MPs accuse BBC bosses of ‘throwing elderly under a bus’ with cuts to local radio in favour of digital content
- MPs yesterday said the BBC’s plans have left a swathe of shows facing the axe
- Programmes will be shared between local radio stations after 2pm each day
- Changes will allow the BBC to fund boosting local online services
BBC bosses have been accused of ‘throwing older people under a bus’ as a result of planned cuts to local radio services.
MPs yesterday hit out at the corporation’s plans which have left a swathe of shows facing the axe, with one politician saying the broadcaster was ‘ripping the heart out’ of these services.
A key part of the plans is for different regions to increasingly share content at certain times of the day.
All 39 local stations will retain their own dedicated programming between 6am and 2pm, but from then on programmes will be shared between stations.
MPs yesterday hit out at the corporation’s plans which have left a swathe of shows facing the axe, with one politician saying the broadcaster was ‘ripping the heart out’ of these services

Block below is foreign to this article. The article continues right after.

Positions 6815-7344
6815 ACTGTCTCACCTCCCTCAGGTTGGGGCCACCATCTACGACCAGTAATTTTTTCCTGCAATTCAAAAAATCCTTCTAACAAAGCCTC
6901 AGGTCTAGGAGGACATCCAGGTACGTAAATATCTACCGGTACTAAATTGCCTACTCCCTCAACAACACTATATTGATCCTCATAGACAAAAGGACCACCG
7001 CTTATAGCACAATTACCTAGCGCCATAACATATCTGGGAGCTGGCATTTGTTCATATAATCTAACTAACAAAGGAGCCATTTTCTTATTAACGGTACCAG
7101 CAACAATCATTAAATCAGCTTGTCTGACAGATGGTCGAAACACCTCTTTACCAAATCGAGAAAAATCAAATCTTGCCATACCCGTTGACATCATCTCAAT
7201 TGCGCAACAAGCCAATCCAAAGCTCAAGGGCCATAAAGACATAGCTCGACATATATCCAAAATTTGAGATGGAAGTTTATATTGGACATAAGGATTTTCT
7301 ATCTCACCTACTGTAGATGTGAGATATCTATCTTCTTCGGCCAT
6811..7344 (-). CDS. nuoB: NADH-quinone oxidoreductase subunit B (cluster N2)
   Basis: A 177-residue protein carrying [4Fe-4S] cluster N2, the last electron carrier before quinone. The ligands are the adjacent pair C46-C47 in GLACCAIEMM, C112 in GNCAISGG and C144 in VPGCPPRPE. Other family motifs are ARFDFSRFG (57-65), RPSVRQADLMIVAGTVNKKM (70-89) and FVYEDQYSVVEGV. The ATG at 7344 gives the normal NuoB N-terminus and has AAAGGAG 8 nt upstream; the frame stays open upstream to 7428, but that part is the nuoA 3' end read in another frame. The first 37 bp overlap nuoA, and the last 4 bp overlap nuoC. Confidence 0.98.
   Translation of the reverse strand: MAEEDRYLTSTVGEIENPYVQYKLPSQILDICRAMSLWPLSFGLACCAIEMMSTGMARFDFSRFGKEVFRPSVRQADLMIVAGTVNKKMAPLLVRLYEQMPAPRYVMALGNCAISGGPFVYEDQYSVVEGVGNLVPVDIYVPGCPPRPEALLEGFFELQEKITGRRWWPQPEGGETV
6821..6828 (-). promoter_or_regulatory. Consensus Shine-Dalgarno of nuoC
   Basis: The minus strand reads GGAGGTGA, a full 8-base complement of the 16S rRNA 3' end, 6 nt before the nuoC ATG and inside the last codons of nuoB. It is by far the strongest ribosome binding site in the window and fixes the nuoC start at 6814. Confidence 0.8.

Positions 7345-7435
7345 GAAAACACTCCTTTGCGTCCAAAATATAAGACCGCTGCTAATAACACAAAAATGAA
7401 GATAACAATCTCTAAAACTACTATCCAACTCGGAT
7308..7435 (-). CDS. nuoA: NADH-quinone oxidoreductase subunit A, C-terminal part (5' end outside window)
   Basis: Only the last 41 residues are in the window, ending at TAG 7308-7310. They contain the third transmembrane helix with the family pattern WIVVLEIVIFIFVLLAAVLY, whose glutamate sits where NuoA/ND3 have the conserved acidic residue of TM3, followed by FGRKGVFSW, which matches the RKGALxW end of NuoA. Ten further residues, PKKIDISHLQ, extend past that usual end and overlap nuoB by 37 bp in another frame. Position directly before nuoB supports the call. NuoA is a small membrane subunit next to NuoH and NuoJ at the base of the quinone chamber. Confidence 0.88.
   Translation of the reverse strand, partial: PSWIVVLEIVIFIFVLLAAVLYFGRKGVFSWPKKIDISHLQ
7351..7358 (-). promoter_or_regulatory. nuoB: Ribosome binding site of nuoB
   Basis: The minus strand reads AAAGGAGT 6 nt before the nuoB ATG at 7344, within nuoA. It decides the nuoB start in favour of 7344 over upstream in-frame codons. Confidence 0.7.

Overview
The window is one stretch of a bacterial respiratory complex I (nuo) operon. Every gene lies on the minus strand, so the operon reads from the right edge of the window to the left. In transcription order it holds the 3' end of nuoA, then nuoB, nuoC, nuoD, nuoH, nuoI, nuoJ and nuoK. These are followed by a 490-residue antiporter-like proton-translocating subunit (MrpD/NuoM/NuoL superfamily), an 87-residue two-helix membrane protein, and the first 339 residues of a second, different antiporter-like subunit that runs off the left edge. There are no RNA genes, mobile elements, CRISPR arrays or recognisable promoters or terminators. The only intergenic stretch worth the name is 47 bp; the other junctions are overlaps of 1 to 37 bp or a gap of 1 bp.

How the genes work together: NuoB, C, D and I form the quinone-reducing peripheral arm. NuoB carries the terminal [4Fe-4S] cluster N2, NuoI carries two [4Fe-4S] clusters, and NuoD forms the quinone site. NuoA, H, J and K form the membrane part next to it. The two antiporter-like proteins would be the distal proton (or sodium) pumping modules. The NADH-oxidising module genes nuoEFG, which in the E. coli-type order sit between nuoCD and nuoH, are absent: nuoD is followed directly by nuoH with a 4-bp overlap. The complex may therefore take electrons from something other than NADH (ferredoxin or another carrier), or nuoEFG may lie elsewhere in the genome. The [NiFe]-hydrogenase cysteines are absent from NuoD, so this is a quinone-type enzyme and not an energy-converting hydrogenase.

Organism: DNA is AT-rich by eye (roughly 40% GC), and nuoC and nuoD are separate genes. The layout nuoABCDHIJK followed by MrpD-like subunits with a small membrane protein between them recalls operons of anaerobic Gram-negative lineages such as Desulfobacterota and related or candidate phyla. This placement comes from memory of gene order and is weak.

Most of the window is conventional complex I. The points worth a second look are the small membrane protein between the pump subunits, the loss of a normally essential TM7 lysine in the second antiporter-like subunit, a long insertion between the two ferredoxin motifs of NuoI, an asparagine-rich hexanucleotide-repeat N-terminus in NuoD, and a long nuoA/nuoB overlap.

The changes will allow the BBC to plough more money into boosting its local online services. Yesterday, the BBC’s director of nations Rhodri Talfan Davies and director of England Jason Horton were met with criticism when they appeared in front of the digital, culture, media and sport committee.
Jane Stevenson, Tory MP for Wolverhampton North East, raised fears about the impact moving money away from radio towards digital content would have on the elderly. She said older people were ‘more likely to be listeners to local radio services’.
All 39 local stations will retain their own dedicated programming between 6am and 2pm, but from then on programmes will be shared between stations
She told BBC bosses: ‘So are you throwing older people under a bus here? Because online is disproportionately not going to benefit older people.’ Miss Stevenson added: ‘These are not people who’ve grown up online, they are not people who are comfortable online and they may not be able to access a lot of the services that you’re now investing a lot more money in.’
Simon Jupp, Tory MP for East Devon, said it felt like the BBC often hit local services when it needed to make cuts. He added: ‘You’re ripping the heart out of it essentially by doing these changes.’
Mr Talfan Davies said the focus of the cuts was to ‘strengthen our online news service’ and ‘focus our spend’ where it makes ‘the biggest difference to audiences’.
It comes as more than 40 public figures, including actor David Harewood, called on the BBC not to reduce local radio shows for black and Asian listeners.
In an open letter from the Black Equity Organisation to director-general Tim Davie and chairman Richard Sharp, they warned that people rely on these programmes as ‘vital sources of community news’.